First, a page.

What is Buprenorphine?

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  • Written By: Emma Lloyd
  • Edited By: A. Joseph
  • Last Modified Date: 25 November 2019
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Buprenorphine is a prescription narcotic that is used as a treatment for heroin addiction. Although it might seem counterintuitive to treat addiction to an opiate with another opiate, this treatment can effectively reduce both physical and psychological dependency on heroin. In addition, this medication also is prescribed to treat severe acute or chronic pain.

This medication is an effective treatment for heroin addition for two reasons. First, it is able to prevent withdrawal symptoms caused when someone who is physically dependent on heroin stops taking the drug. The second reason is that buprenorphine blocks the narcotic effects of heroin, preventing the user from experiencing the high that heroin normally would provide.

Buprenorphine works in this way because it is a partial agonist of other opioids. This means that it competes with other opioids for the cellular receptors that enable cells to respond to opiate drugs. When this medication is taken, it therefore reduces the effects of any other opioid drugs that also are used. As a result, the heroin user’s reason for using heroin is mitigated. This type of heroin withdrawal treatment is effective because it allows the heroin user to make changes in his or her life without suffering the debilitating cravings and physical symptoms of heroin withdrawal.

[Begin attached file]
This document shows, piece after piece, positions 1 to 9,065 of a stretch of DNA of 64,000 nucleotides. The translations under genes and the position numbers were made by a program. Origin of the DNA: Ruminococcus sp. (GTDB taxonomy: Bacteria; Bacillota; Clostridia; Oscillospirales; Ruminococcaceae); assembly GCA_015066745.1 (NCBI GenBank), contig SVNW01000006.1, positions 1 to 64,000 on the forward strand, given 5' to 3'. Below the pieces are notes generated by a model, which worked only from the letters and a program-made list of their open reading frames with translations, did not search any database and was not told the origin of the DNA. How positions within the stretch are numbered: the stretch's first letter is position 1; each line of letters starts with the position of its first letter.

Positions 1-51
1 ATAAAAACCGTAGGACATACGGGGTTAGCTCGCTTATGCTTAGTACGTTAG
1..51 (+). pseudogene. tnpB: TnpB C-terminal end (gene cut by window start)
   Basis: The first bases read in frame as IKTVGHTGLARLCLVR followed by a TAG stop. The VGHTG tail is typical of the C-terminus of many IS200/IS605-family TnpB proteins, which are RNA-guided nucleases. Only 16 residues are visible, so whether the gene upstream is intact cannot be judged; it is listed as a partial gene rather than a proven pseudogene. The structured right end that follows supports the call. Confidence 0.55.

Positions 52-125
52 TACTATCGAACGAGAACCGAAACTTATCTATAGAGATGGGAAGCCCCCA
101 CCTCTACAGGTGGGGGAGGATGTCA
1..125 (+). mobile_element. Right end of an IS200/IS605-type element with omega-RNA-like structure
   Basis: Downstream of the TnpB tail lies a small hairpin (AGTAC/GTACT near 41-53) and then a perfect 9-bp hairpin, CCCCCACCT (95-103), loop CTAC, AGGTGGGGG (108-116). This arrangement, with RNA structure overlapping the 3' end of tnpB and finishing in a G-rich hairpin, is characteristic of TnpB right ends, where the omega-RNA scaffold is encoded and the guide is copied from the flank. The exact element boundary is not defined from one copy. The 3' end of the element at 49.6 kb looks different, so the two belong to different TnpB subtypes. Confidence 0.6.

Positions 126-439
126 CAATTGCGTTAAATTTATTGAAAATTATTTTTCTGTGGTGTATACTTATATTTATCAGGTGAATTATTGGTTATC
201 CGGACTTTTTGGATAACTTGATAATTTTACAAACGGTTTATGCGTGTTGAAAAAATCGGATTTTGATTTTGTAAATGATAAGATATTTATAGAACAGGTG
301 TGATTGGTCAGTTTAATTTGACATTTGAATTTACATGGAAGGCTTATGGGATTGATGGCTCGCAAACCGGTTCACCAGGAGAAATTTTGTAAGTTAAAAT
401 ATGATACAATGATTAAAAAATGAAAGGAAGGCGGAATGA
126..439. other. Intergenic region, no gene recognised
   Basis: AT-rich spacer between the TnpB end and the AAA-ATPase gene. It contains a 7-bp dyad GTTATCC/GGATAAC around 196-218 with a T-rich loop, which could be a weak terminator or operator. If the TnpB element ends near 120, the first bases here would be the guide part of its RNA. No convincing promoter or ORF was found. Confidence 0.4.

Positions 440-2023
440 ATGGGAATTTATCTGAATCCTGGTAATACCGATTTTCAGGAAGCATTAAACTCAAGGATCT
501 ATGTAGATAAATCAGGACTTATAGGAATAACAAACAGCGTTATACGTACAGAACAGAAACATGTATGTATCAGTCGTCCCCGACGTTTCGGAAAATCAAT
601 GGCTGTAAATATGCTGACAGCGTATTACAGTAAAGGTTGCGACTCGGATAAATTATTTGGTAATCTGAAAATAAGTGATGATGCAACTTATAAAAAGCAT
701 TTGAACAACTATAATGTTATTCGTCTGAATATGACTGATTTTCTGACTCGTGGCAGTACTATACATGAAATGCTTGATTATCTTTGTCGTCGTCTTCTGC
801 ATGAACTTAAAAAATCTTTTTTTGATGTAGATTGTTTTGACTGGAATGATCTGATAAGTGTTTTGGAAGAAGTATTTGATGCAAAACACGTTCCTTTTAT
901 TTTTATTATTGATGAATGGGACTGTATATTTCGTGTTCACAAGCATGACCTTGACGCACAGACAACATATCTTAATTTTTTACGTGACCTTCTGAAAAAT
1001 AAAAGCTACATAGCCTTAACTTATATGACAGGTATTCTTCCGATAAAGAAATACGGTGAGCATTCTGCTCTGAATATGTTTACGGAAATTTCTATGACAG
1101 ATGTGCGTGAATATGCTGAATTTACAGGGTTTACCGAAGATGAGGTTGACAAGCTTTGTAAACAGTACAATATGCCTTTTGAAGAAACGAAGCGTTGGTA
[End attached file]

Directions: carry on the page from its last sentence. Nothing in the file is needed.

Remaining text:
One particular advantage of this medication is that even at low doses, it is a potent enough partial agonist that it can compete strongly with heroin for available receptor sites. This means that even a low dose of the medication can eliminate cravings in someone who is addicted to heroin. Another advantage is that this medication has a so-called “ceiling effect,” which means that the effects of the drug increase with higher doses but plateau relatively quickly. As a result, buprenorphine is less addictive and has fewer side effects in comparison to many other opiates.

Even so, this medication can be addictive and subject to abuse in people who do not have a physical opioid addiction. In addition, this medication can cause a range of side effects. Most of these are common to all opioids, including constipation, nausea and vomiting. Initial treatment with this medication also can cause a withdrawal syndrome, symptoms of which include nausea, vomiting, muscle cramps, diarrhea, insomnia, sweating, irritability, distress and opioid cravings.

Buprenorphine is a much more effective treatment for heroin dependency when it is used in conjunction with a comprehensive support plan. This is important because there normally are multiple factors contributing to heroin use and dependency. Therefore, a treatment plan typically includes counseling and development of a support network, in addition to medication.


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Post 3

@literally45-- I have used both of those at different times. They're very similar, they're both opiates so they work the same way. And I believe they both have long half-lives. Because of this, they don't cause many side effects.

The only issue with buprenorphine treatment is that there is a dose cut-off where the drug is no longer effective. Tolerance is built to all opiates with use. So what this means is that buprenorphine cannot be used for a long time, especially by someone who builds tolerance to opiates quickly.

Post 2

Which is the better opiate with less side effects -- buprenorphine or methadone?

Has anyone here used both?

Post 1

Opiate addiction is very difficult to overcome and taking a different opiate while withdrawing is very helpful. The second opiate, such as buprenorphine, helps reduce withdrawal effects so that the person can tolerate reducing the drug. But it's important to do this under the supervision of the doctor so that the individual doesn't then become addicted to the second opiate.

I know several people who were able to withdraw from other opiates with the help of buprenorphine.

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